IGNATIUS: Well, that's a good way to put it. I think probation, that sort of tentative acceptance, you know, these are nice kids, and they want a better life so much. I think, you know, these next weeks will test whether Iraqis hate Saddam. And I think that ordinary Iraqis do hate Saddam, more than they love their country. I mean, you know, Iraqis are patriotic people. Even under this terrible ruler, it's still their country. And they don't like to see foreign tanks occupying their towns and cities. So, you know, that's what will make these next few weeks hard. Each individual Iraqi, village by village, will make a choice, and it will add up to the score of this war.
BROWN: Do they think that the Americans and the British will leave soon? I mean, I don't mean before Saddam is gone, I mean after Saddam is gone. Or do they anticipate an occupation of some time?
IGNATIUS: You know, I think they're very conflicted about that. On the one hand they tell you, you must stay. You must stay here to protect me. You know, they'll kill me if you're not here. On the other hand, they don't want their country occupied by a foreign power. They have memories of colonialism. The Baath party has ruled by constant reference to the evil days of the British and other imperialists. So I think Iraqis are going to feel very conflicted in the coming months after the regime falls as to whether the Americans should stay or go.
BROWN: David, it's nice to talk to you. David Ignatius, a columnist with the "Washington Post," who's working the southern part of Iraq. We appreciate your time.
Many of the cruise missiles being used against Iraq come from submarines on patrols hundreds of miles away. More so even than the plains, the big B-2s, and the rest. They are the ultimate and the original stealth weapon. We have this report now from James Furlong aboard the HMS Splendid.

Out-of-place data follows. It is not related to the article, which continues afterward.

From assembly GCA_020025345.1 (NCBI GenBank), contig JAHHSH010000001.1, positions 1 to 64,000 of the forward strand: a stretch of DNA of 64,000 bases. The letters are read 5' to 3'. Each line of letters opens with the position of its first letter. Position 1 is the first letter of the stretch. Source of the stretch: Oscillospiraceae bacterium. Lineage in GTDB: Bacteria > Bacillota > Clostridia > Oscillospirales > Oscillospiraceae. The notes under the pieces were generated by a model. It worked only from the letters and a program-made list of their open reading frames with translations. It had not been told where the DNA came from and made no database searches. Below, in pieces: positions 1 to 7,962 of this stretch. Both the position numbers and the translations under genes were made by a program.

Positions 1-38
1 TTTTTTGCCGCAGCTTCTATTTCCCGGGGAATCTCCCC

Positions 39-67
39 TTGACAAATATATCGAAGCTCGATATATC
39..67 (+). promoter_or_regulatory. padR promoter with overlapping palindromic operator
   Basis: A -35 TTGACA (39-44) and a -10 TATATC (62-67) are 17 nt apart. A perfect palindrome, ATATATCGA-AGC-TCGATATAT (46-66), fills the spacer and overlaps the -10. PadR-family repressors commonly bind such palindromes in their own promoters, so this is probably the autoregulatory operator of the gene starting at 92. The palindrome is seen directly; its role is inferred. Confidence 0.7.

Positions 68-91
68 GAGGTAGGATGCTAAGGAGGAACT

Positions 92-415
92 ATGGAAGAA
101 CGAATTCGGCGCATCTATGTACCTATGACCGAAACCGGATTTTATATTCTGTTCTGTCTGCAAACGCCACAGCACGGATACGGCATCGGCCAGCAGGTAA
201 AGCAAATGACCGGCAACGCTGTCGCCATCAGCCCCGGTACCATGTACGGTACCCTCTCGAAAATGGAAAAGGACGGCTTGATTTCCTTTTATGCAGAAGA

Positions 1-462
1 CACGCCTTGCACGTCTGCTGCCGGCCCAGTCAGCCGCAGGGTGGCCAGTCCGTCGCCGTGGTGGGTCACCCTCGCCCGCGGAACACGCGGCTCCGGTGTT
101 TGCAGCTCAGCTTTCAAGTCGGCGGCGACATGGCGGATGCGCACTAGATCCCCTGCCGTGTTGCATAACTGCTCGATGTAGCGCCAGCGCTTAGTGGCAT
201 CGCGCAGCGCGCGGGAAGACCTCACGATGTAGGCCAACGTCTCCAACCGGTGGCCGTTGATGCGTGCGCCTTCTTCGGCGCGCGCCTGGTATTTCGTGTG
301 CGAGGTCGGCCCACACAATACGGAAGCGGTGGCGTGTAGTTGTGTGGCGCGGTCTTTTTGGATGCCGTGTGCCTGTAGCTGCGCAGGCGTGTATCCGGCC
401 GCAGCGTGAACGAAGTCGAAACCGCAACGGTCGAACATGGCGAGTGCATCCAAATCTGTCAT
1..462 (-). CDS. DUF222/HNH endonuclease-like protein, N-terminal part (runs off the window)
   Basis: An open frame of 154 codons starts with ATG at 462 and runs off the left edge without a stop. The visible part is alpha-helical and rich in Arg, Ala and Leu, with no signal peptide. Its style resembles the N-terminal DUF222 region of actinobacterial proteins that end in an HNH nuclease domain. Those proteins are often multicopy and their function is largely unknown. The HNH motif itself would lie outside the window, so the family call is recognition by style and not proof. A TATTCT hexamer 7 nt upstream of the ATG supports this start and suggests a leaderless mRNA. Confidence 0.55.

UNIDENTIFIED MALE: Hello, fire.
UNIDENTIFIED MALE: Hello, fire one ...
JAMES FURLONG, SKY NEWS CORRESPONDENT (voice-over): Beneath the waters of the Persian Gulf, the nuclear powered submarine HMS Splendid and the final moments before a cruise missile is launched. UNIDENTIFIED MALE: Execute.
FURLONG: The coordinates set, the target, many miles over the horizon.
UNIDENTIFIED MALE: Discharge. Missile on the way.
UNIDENTIFIED MALE: DCB (ph) correct.
UNIDENTIFIED MALE: Missile seen (ph) to fly. Missile separation, transition to cruise.
FURLONG: HMS Splendid, one of two Royal Navy submarines in the region. The lives of the 120 men on board and the work they do, for the most part, beneath the waves and out of the spotlight. Their exact position on any day, strictly classified.
(on camera): The nickname the silent service is well deserved, because despite all the coverage of this conflict, this is the first time that any cameras have been allowed on board any submarine, British or American, since the start of the war with Iraq.
(voice-over): Also, classified is the number of cruise missiles she has launched. But on the opening day of the war, three American ships and two submarines between them fire a total of 50.